University of Minnesota

‘Diet-Heart’ in Britain

“The ‘diet-heart’ hypothesis, which is deeply entrenched and widely accepted in the statements of the American Heart Association and other North American bodies, has not been endorsed or denied by British authorities but allowed to float in the background without any firm statement being made by major official bodies, government or other” (Shaper 2002). In 1953-1956, [when I was] Registrar to [leading academic Professors] McMichael and Shillingford, the research emphasis was on clinical cardiology and catheters. There was little interest in the nature of atherosclerosis, in the lipid hypothesis, or in possible nutritional aspects of cardiovascular disease.

Coming from a medical school [Cape Town], where inter-ethnic studies in blood lipids and cardiovascular disease [Bronte-Stewart], nutrition and chronic disease [Brock] and coagulation and fibrinolysis [Mersky] were in full swing, with stimulating visits from Ancel Keys and other American workers, the lack of interest in this area in the U.K. was marked–and disappointing. The atmosphere in the U.K. at that time was, in fact, hostile to the American views on nutrition as a fundamental factor in atherosclerosis.

A key development at this time was the setting up of a Joint Working Party of the Royal College of Physicians of London and the British Cardiac Society to produce a report on the “Prevention of Coronary Heart Disease.” The group was brought together by Keith Ball and Dick Turner and included in its membership Michael Oliver, Geoffrey Rose, John Goodwin, Walter Somerville and others, with contributions to the report from Harry Keen and Hugh Tunstall-Pedoe.

Finally published in 1976, [the report] was distributed by the CMO to all doctors in the U.K. There is little in the report that would not be acceptable today, with its focus on diet and with dietary recommendations for the whole community (ibid.).

In the aftermath of the report’s release . . . there were prominent individuals in British cardiology who vigorously opposed the dissemination of this report, and throughout the late 1970s, ‘80s, and into the ‘90s, there was continued concern that lowering blood cholesterol by any means, including dietary change, might have a deleterious effect on human biological systems. It is of considerable interest to note that these concerns have not subsided, and with the widespread use of drugs for lowering blood lipids, there is renewed concern in this direction” (Shaper 2002; Reynolds and Tansey 2006; Rogers 2005).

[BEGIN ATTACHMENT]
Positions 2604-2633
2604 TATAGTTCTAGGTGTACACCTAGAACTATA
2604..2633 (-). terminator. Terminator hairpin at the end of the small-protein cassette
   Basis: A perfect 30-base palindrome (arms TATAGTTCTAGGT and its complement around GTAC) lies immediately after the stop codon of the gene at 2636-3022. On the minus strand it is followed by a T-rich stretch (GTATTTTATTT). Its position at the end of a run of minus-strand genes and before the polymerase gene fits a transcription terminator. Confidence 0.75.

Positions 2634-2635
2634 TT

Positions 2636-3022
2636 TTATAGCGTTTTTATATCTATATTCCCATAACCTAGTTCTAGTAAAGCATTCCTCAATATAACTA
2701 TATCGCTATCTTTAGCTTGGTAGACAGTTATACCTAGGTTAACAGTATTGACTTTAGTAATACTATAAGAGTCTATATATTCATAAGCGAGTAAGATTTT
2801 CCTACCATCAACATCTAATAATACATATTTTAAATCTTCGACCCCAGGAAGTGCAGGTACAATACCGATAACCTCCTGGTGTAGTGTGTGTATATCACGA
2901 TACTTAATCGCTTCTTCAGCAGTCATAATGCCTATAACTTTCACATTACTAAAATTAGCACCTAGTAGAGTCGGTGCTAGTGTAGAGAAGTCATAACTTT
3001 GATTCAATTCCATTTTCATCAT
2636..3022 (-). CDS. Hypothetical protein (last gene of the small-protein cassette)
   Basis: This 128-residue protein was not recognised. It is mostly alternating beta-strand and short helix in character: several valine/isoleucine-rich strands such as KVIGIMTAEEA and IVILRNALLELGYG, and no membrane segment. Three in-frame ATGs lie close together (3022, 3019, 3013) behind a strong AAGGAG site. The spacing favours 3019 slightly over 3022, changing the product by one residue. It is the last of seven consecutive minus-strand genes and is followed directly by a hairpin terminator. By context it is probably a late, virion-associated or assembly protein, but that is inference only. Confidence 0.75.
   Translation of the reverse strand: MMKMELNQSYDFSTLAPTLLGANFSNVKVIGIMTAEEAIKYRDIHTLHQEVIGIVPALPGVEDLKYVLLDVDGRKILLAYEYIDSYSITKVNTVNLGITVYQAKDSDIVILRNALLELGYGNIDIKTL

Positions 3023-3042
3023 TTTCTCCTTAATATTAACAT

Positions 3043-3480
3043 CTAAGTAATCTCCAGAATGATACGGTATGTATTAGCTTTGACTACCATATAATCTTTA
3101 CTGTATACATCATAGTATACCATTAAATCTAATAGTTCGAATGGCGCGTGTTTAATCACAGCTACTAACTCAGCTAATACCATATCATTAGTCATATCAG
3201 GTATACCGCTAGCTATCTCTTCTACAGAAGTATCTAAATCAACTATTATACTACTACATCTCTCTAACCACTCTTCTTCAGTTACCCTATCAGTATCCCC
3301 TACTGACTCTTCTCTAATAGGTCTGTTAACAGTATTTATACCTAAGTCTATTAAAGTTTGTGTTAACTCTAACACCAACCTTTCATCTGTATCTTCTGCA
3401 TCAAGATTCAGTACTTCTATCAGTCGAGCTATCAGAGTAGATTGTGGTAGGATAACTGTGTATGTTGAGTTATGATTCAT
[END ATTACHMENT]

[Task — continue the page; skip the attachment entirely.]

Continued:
McMichaels in particular editorialized using the classic argument about “lack of proof,” in which he refers to experiment as the only acceptable test of diet-heart:

“With the absence of any proof of benefit from the reduction of blood lipids, we have reached the stage where we must admit that this regimen has failed when tried out on subjects at risk of coronary disease and therefore, the imposition on the public of dietetic restrictions for its prevention has no scientific justification.”

“This is creating alarm in the public and it is urgent that our professional advice should get back on an even keel and put a stop to this propaganda, which threatens to become a cruel imposition terrifying mothers of families” (McMichaels 1979).

McMichael’s early and longstanding attacks on diet-heart concepts and on any formal public recommendations for diet, as well as his personal campaign against epidemiologists and their research strategies, appeared to go beyond scientific argument. Gerald Shaper surmised that McMichaels considered the whole notion of a diet-cholesterol-heart disease relationship to be “nonsense”–because it was “an American idea!” (Shaper 2002). (Henry Blackburn)


McMichael, J.,1979. Fats and atheroma—an inquest. British Medical Journal 1:173-175.

Reynolds, L.A.; Tansey, E.M. 2006. Cholesterol, atherosclerosis and coronary disease in the UK, 1950-2000 : Witness Seminar held by the Wellcome Trust Centre for the History of Medicine at UCL, London, on 12 October 2004.

Rogers, Lois (Medical Editor). 2005. Deaths linked to heart drugs. The Sunday Times. March 6.

Shaper, G. 2002. Interview by Henry Blackburn near London. Transcript in U. of Minnesota CVD History Archive, Minneapolis.